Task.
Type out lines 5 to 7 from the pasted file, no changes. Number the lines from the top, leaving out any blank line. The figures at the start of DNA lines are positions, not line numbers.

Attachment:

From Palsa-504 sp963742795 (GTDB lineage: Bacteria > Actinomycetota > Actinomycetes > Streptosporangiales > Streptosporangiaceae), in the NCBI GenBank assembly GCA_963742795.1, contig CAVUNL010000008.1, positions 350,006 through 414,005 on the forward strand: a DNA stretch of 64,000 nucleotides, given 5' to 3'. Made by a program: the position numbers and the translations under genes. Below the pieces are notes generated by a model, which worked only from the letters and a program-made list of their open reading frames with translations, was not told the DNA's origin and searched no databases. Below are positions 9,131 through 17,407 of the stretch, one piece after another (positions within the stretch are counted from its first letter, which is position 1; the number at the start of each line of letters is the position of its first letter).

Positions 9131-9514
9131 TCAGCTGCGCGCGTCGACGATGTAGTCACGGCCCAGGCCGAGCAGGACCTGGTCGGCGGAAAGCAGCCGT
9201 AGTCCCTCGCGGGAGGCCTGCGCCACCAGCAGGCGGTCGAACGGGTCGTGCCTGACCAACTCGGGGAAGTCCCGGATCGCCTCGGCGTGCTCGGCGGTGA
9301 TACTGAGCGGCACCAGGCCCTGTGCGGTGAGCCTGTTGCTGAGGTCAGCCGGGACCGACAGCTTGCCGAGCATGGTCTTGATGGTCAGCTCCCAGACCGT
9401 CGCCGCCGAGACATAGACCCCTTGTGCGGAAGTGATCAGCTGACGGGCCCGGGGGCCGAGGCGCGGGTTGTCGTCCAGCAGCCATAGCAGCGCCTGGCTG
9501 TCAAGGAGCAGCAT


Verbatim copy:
9301 TACTGAGCGGCACCAGGCCCTGTGCGGTGAGCCTGTTGCTGAGGTCAGCCGGGACCGACAGCTTGCCGAGCATGGTCTTGATGGTCAGCTCCCAGACCGT
9401 CGCCGCCGAGACATAGACCCCTTGTGCGGAAGTGATCAGCTGACGGGCCCGGGGGCCGAGGCGCGGGTTGTCGTCCAGCAGCCATAGCAGCGCCTGGCTG
9501 TCAAGGAGCAGCAT